While wandering the streets of Rome, Berlin-based photographer Louis De Belle was intrigued by the abundance of clergy apparel shops surrounding the Vatican, and after some investigation he discovered the religious trade fair which forms the subject of his new photobook, Besides Faith. This biennial fair sees thousands of buyers and traders converge in a transient space in the North East of Italy, to exhibit and sell their religious merchandise – including holy figurines, devotional candles, and haute couture for priests.
According to the BBC, the overall religious goods business in Italy is estimated to be worth something like £3.4bn, and though some would criticise the capitalisation of sacred goods as being almost sacrilegious, De Belle’s intent was to maintain an objective point-of-view throughout his series. He says, “I wanted to focus on how our perception of sacredness might change by looking at religious items displayed, or even just handled in an unusual way. Hence the title came along with the decision of detaching myself from the subject: I wanted to ‘witness’ rather than ‘judge’”.
Although it attracts over 13,000 people worldwide including sellers, members of the religious industry and representatives of the clergy, the event is not open to everyone. “Usually it is difficult to gain access to an event like this,” admits De Belle, “but it didn’t take long for me to access as a journalist… In the end, it’s a trade fair: they all want their products to be photographed”.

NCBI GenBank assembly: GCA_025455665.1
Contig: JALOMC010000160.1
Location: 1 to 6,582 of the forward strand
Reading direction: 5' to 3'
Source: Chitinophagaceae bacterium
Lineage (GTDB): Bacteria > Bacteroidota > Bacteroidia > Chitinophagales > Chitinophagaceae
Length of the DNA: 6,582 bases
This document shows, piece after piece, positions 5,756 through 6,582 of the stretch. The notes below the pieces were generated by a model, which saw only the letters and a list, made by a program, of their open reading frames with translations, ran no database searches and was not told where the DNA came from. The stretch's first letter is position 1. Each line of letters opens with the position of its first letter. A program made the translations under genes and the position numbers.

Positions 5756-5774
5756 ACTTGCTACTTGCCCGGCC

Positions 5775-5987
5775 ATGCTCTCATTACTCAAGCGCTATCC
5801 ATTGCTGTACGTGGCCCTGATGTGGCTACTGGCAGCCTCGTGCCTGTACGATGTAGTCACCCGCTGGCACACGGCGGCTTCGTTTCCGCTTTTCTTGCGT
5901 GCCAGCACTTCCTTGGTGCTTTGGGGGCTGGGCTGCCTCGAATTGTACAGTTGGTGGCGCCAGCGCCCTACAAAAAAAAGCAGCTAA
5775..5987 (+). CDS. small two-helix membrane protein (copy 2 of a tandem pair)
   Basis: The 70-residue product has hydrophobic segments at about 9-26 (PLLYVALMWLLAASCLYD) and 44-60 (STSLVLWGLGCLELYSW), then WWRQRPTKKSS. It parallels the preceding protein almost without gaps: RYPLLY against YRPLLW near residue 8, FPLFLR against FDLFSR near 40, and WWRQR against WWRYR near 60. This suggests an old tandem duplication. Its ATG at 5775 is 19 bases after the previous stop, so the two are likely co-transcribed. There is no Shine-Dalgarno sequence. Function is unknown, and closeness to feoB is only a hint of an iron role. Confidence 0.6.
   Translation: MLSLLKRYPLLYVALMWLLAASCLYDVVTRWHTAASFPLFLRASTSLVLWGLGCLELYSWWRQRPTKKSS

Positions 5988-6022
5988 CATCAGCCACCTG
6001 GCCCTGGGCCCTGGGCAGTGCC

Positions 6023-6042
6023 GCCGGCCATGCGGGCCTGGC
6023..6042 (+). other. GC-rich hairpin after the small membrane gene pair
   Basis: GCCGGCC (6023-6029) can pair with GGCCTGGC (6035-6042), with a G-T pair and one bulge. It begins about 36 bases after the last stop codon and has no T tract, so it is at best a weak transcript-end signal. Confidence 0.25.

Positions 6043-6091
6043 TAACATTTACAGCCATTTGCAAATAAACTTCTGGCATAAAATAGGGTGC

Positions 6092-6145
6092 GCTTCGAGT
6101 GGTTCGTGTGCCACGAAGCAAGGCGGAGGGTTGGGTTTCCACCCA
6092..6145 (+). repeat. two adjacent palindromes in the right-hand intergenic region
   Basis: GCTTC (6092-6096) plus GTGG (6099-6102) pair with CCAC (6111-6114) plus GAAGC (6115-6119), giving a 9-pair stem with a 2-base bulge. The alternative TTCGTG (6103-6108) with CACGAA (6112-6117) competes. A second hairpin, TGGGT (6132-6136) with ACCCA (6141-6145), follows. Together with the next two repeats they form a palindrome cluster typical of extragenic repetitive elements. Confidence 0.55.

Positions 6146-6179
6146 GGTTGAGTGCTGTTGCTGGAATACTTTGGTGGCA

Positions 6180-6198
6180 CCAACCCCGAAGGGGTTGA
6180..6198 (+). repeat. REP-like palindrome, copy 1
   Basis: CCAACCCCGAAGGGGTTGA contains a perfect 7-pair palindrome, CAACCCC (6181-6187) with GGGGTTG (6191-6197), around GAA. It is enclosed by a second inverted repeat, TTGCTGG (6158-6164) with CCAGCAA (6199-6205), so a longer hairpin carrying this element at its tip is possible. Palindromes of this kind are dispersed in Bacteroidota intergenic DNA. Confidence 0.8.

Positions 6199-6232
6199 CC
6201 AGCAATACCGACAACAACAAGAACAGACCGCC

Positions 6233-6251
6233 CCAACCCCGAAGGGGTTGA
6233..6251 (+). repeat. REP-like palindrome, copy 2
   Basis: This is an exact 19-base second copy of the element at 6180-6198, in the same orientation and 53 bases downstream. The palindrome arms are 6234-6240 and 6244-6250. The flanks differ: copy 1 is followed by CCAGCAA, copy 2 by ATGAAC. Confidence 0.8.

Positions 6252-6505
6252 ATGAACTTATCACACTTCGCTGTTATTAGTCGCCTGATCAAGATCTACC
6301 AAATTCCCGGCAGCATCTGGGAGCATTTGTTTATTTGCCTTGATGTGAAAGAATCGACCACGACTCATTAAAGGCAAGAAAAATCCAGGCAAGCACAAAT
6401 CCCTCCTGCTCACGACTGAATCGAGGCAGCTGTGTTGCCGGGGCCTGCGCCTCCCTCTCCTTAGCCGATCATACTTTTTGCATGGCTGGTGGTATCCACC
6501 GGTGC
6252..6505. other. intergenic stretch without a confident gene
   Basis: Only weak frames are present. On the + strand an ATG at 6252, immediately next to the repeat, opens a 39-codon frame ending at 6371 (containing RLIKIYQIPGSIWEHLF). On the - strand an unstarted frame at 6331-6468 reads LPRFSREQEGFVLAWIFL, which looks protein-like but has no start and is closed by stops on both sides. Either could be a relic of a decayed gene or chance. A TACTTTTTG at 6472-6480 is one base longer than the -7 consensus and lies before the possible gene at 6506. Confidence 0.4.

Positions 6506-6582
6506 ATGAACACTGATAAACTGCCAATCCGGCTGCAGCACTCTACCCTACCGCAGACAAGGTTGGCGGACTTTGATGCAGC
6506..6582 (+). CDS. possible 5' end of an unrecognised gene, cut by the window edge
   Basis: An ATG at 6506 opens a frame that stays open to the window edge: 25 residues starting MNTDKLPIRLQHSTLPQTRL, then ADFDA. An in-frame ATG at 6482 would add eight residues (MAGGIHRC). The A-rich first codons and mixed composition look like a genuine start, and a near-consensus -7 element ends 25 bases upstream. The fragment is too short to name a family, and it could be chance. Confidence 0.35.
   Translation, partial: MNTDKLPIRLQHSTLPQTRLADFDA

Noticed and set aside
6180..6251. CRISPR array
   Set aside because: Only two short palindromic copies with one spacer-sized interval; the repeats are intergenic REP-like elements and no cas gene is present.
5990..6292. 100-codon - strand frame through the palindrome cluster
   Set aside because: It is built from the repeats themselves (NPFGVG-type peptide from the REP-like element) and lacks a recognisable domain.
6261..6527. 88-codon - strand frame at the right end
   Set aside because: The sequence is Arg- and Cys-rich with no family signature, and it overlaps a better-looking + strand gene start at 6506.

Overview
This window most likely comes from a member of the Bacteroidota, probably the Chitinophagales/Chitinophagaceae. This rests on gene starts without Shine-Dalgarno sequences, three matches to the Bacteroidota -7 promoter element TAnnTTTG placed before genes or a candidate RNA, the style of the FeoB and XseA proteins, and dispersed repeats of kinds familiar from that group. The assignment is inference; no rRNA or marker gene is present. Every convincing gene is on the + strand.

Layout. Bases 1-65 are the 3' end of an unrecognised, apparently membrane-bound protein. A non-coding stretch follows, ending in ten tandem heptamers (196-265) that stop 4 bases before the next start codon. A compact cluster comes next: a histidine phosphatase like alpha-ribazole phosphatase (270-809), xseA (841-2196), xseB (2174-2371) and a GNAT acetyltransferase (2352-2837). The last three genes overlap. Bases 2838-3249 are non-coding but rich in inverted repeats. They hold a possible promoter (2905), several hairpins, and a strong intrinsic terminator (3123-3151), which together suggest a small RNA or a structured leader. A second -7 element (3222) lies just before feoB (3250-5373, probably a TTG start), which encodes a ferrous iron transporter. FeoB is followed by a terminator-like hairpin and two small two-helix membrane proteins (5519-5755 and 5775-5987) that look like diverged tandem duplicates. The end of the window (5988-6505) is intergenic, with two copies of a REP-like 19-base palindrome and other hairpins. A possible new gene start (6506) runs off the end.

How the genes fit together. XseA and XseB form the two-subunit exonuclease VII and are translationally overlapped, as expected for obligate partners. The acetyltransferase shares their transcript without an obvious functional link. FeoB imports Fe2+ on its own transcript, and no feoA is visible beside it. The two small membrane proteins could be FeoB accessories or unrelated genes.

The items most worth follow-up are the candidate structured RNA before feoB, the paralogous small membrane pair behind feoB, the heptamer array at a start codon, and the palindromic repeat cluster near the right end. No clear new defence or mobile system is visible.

Surrounded on all sides by items neatly displayed, pristine backdrops, and having a unique subject matter to photograph, De Belle had all the formula for a successful photo-shoot at hand. Ultimately what he presents us with in Besides Faith is a comical study of the absurdity all around us: here is a non-place “where last suppers hang before modest refreshments and agonising crucifixes are being quickly deposited with cordless screwdrivers, while industrious sisters do their business”.
When asked if he encountered any challenges while shooting, De Belle said: “After sharing full days with priests and sisters, my mental state was rather unsettled. The amount of people and objects — with relative interplay — was overwhelming, and when it came to sift through the photographs and narrow it down to a meaningful selection, it was a hard one. I’m not sure if God helped me, but so far looks like he didn’t oppose…”
You can view more of Louis De Belle’s work on his site: www.louisdebelle.com, or follow his Instagram: @louisdebelle. His series, Besides Faith, has also now been compiled into a self-published photo book, printed on gold paper.
All images © Louis De Belle